- Create mobility throughout the day. Being sedentary or standing for long periods can create problems for employee with health conditions.
- Conduct periodic ergonomic assessments.
- Encourage breaks in concentration and focus by dividing tasks into shorter cognitive units.
- Establish a safety committee that recognizes and rewards valuable safety suggestions.
- Build in accountability for the workplace health and safety committee at the supervisory level.
Of course, these guidelines apply equally to all of your employees.
To learn more, feel free to give a call.
Most employers have to carry unemployment insurance on their employees. Do you really understand, though, when you can use your unemployment insurance benefits? Knowing the answer to this question can help you make important decisions about using this coverage.
What is Unemployment Insurance?
Unemployment Insurance is designed to help you cover expenses when you’re between jobs. It usually gives you a percentage of your working wages rather than a full paycheck.
Unemployment laws also vary by state. Although they follow guidelines from the federal government, each state’s Department of Labor determines how much coverage workers get when they file for unemployment.
Who’s Eligible to Collect Unemployment Benefits?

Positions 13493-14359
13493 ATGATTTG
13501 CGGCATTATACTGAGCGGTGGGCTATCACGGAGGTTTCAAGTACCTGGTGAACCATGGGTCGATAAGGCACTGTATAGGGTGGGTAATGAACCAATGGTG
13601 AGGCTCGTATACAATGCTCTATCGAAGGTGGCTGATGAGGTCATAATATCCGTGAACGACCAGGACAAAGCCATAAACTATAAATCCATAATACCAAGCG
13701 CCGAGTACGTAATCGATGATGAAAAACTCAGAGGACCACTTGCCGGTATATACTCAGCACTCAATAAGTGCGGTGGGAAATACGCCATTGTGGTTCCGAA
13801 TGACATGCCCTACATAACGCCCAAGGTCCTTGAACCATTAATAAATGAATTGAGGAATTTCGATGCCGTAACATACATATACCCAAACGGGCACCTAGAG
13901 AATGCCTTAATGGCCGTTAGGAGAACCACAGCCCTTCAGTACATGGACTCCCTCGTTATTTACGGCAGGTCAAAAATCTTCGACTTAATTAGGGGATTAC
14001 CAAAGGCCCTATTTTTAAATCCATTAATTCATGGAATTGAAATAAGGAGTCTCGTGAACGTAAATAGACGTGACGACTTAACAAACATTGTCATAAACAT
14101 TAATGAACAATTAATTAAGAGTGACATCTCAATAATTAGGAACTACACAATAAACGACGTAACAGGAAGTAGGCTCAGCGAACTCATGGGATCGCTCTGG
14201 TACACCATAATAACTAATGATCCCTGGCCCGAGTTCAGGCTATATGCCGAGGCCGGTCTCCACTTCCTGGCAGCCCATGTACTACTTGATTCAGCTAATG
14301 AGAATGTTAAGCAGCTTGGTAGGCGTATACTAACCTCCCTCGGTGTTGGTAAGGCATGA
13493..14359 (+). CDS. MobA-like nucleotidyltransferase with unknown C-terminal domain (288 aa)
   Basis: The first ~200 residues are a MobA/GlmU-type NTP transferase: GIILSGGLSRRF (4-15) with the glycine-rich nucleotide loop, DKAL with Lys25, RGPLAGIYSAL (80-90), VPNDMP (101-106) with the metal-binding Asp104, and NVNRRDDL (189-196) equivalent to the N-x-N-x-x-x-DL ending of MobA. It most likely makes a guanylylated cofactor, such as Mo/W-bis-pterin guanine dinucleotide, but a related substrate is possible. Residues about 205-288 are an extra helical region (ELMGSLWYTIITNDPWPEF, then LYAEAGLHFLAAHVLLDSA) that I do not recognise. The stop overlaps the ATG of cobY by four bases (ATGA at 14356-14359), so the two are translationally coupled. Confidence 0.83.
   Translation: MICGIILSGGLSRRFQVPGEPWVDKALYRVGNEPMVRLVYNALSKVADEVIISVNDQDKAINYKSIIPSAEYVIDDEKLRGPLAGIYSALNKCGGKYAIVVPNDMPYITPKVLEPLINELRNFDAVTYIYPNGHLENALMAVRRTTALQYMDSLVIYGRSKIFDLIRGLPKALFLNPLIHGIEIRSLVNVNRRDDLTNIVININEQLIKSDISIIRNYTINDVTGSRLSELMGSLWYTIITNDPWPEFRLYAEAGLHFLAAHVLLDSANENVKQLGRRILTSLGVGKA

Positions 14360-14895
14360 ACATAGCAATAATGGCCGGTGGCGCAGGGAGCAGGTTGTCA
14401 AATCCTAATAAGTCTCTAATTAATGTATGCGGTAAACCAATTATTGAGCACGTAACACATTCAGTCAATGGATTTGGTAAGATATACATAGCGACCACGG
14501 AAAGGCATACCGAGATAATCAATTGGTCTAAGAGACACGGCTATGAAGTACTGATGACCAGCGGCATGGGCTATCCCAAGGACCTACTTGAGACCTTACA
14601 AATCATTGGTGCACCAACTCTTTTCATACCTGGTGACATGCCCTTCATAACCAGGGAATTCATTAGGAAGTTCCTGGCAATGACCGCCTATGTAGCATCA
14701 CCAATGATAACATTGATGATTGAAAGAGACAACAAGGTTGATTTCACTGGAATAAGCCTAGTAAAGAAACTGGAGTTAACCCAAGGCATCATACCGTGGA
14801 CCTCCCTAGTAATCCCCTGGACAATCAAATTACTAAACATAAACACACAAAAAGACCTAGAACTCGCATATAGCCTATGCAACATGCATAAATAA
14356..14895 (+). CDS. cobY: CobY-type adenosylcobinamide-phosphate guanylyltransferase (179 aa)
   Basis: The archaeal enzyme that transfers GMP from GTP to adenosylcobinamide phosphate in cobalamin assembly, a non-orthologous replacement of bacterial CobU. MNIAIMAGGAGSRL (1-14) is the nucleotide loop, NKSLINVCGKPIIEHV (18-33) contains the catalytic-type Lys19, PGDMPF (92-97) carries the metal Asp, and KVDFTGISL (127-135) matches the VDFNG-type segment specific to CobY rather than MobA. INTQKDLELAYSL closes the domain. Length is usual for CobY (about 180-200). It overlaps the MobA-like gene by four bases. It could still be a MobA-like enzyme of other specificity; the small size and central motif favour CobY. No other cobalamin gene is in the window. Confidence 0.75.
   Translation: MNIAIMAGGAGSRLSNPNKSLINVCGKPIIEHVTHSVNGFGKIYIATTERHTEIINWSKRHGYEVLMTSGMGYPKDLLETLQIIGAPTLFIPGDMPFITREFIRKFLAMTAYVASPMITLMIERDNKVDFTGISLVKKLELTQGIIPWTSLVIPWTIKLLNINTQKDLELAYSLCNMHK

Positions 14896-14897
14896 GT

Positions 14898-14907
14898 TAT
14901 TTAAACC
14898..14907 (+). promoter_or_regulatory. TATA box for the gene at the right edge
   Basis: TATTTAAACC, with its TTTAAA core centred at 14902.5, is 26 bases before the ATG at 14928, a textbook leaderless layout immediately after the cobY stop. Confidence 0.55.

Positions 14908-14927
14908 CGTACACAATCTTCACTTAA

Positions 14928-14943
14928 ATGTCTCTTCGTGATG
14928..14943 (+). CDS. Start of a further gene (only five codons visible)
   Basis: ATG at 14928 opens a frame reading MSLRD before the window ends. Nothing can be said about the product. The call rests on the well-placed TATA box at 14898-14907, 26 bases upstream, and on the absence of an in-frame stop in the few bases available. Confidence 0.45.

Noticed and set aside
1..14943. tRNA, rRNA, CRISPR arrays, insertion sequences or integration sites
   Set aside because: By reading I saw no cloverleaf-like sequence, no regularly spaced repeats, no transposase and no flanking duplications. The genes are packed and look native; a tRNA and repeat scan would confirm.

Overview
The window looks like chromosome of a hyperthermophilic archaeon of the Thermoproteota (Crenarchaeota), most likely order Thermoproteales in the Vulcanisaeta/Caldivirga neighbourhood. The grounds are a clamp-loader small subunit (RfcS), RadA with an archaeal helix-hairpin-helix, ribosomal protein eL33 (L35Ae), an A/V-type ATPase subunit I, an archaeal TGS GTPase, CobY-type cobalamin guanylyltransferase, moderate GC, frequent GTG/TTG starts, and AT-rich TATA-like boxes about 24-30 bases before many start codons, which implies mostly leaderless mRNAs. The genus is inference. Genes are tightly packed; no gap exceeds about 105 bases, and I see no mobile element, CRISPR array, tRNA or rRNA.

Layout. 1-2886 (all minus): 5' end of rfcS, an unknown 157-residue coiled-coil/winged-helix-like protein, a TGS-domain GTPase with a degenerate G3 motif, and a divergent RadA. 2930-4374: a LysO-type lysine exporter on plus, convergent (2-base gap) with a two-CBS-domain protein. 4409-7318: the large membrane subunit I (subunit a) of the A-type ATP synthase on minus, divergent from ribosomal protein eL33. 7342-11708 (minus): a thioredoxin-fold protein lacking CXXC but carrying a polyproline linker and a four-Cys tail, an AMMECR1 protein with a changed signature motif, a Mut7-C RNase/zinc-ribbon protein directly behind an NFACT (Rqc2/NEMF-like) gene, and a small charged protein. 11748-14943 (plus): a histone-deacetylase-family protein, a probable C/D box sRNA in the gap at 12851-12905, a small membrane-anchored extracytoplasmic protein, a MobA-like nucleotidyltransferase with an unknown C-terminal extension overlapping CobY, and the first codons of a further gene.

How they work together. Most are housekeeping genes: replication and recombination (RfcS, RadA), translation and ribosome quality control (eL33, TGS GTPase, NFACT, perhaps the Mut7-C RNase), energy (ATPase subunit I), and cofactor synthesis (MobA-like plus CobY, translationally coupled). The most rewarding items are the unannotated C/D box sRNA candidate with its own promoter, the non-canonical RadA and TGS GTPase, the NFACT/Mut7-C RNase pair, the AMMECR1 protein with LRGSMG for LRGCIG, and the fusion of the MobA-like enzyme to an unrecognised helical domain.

If you’ve been laid off or fired and are not at fault, you may qualify for unemployment. You will generally be disqualified from receiving unemployment, though, if you:
*Quit without having a good cause,
*Are fired for misconduct,
*Resign because of illness,
*Become involved in a labor dispute or
*Leave to get married or attend school.
What are Unemployment Insurance Limits?
Most states allow you to receive unemployment benefits for up to 26 weeks. In cases, you may be eligible for extensions based on federal guidelines or your state’s unemployment rates.
When Should You File?
As soon as you’re laid off or let go from your job, file for unemployment. It often takes two to three weeks for benefits to start, so a delay in filing means a delay in receiving benefits.
Also, realize that unemployment is not a free ride. While you can use the money to pay any expenses, you typically have to prove that you’re looking for employment to receive ongoing benefits. You’ll also have to report any hours you worked.
Unemployment insurance gives you some financial assistance if you lose your job.
Don’t quit and expect to be compensated, though. Discuss this coverage with your employer, insurance company or Department of Labor if you need further clarification.